Close-up of a University of California Police Department patch on the side of an Officer's uniform

The UC Davis Difference

Safety and justice that reflect our communities' values

At UC Davis, the police department works toward safety and justice that reflect our communities’ values. We strive for continuous improvement in everything we do. Our policing strategies allow us to be guardians of our community, a responsibility that we hold ourselves accountable for achieving.

Reforms in public safety at UC Davis started in response to officers using pepper spray against campus protesters more than a decade ago. Not only have we changed how our department deals with protests — but these reforms have served as a catalyst for a series of progressive steps, new leadership and innovative practices.

Recently we’ve been working to respond to recommendations for reforms made by multiple university leadership groups, at a time when the future of policing has been under intense scrutiny across the nation. 

We are working to outgrow past challenges, to become a model for the future of campus safety, and to serve our community in ways that students can be proud to partner with us.


We are working to challenge the way things have been done

The UC Davis Police Department is not afraid to make changes and move forward boldly. Responding and growing with our communities' needs on both the Davis and Sacramento campuses — with our eyes on justice, social inclusion, transparency and integrity — is important to how we can accomplish effective policing.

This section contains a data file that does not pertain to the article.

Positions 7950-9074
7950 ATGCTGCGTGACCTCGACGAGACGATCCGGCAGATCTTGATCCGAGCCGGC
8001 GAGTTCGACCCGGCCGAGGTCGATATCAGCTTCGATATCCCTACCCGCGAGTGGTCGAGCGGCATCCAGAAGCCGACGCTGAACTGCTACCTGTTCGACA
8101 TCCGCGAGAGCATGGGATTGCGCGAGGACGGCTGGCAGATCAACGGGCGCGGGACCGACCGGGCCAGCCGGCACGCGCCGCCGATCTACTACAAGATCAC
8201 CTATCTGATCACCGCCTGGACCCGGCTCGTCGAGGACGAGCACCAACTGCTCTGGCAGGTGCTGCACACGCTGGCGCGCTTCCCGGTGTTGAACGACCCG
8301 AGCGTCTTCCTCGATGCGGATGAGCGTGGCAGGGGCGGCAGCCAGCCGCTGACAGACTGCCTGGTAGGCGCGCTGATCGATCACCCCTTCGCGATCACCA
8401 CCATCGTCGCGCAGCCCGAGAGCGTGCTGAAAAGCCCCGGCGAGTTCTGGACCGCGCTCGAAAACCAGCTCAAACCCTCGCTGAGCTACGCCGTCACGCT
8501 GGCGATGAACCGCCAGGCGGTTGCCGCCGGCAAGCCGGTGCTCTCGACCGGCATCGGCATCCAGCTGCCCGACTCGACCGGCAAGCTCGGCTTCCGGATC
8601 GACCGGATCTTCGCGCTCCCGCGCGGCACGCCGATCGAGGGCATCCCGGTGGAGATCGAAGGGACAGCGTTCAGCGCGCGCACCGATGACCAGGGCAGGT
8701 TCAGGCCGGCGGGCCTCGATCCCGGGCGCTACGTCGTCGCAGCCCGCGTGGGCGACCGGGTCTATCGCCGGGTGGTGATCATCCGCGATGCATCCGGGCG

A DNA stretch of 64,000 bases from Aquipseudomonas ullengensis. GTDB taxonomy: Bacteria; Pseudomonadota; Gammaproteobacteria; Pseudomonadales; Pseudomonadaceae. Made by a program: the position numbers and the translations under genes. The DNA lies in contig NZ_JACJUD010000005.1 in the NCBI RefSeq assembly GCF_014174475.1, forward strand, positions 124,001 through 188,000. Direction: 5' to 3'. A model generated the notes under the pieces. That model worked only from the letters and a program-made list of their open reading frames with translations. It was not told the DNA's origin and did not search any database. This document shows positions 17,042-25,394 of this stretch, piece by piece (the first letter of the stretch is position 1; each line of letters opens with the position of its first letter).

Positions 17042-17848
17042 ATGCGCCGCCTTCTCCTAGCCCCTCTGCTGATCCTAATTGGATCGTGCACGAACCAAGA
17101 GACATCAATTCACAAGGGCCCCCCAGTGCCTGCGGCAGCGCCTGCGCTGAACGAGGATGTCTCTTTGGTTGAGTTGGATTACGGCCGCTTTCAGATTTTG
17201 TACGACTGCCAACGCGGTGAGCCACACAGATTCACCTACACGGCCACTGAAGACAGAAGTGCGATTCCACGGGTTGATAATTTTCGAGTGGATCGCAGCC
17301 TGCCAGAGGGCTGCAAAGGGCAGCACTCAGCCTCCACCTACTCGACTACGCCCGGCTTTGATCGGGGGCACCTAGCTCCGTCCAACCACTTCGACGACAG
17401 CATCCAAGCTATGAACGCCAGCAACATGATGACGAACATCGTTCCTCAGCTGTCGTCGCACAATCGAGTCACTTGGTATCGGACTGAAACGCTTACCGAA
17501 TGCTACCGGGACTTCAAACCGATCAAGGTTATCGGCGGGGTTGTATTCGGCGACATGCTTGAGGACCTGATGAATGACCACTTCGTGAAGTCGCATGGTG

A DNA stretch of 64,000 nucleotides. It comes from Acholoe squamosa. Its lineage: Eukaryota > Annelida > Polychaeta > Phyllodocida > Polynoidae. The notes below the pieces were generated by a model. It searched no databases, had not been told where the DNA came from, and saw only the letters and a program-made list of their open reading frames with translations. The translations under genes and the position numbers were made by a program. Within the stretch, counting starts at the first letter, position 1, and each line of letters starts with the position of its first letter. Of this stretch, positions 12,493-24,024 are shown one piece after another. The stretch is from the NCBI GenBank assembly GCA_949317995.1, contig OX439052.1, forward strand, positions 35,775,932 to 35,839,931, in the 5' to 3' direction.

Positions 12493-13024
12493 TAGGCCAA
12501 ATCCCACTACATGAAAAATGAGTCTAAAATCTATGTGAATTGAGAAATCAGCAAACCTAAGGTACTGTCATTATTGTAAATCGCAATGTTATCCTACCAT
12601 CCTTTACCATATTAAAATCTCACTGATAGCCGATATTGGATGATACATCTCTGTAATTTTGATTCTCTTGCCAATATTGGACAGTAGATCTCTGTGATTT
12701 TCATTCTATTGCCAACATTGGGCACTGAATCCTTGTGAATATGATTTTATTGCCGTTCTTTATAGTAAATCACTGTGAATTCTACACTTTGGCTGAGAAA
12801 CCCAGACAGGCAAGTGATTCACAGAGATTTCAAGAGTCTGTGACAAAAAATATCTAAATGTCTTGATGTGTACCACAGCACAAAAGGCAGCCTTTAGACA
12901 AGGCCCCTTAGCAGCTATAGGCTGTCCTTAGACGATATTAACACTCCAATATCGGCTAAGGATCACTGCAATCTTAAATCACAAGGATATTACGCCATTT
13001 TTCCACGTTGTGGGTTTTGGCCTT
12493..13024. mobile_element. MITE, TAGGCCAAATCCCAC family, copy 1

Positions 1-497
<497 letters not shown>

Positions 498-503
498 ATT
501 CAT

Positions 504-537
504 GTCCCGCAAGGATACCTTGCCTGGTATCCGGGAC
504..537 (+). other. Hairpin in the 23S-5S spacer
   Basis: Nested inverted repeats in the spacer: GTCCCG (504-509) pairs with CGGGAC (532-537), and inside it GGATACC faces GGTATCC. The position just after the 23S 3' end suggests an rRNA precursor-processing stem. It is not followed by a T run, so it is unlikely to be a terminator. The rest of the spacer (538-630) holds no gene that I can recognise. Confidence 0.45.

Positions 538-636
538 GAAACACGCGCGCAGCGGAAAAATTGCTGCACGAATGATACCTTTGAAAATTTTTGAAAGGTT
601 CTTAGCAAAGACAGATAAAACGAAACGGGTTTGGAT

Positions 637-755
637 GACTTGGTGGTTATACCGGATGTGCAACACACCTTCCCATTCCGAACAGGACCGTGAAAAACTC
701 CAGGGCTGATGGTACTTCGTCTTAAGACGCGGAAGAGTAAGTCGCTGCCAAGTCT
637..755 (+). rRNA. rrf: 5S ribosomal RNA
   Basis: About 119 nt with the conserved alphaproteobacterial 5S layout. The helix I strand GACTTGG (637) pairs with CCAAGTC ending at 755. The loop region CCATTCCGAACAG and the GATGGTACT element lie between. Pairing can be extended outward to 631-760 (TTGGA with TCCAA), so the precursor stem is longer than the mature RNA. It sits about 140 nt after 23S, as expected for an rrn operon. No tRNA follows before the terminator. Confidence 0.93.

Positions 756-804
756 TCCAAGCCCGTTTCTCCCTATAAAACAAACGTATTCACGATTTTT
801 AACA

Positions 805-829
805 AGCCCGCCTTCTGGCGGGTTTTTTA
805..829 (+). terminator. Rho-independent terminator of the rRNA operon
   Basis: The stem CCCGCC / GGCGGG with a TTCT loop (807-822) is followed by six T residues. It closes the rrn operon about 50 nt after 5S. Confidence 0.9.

• Increasing transparency with Police Accountability Board
  • UC Davis established an independent Police Accountability Board in 2014 — one of the first of its kind in the country. Students, faculty and staff serve on the board to review investigations of police conduct and make recommendations to the police chief. The UC Davis Police Accountability Board was later emulated by other University of California campus police departments and is now required of all UC campus police departments. The UC Davis Police Department has provided substantial leadership and consultation in the formation of these accountability boards for other campuses.
  • Building trust with comprehensive data dashboards
  • Our community requested better access to statistics and information about campus safety, so in 2021 we began publishing a Transparency Dashboard on the UC Davis Police Department website to make campus police data more available and user-friendly. We continue to expand the availability of our campus data, with additional dashboards that make use of our participation in the UC Community Safety Data Dashboards.
  • Respecting lived names to foster inclusion
  • The UC Davis Police Department is a national leader in adopting the use of preferred first names, as long as they are not being used for the purpose of misrepresentation. UC Davis allows students to specify a lived name in their student record (see Lived Name policy details), and UC Davis police officers are instructed to interact with people using their preferred names. This policy is intended to create mutual understanding, prevent discrimination, and ensure the appropriate recognition of community members who choose a preferred name to reflect their gender identity or cultural expression.
  • Restorative justice to address community conflict
  • The UC Davis Police Department collaborates with the Yolo County District Attorney’s Office for its Restorative Justice Partnerships program. This holistic program addresses non-violent and low-level crimes in a way that is restorative instead of punitive with community-based solutions outside of the traditional criminal justice system.

Aggie Hosts lined up together with UC Davis water tower in the background.

Who we are reflects our diverse student community

We seek to be part of the fabric of our community and respect the experiences, knowledge, and abilities of one another.

  • Students work as Aggie Hosts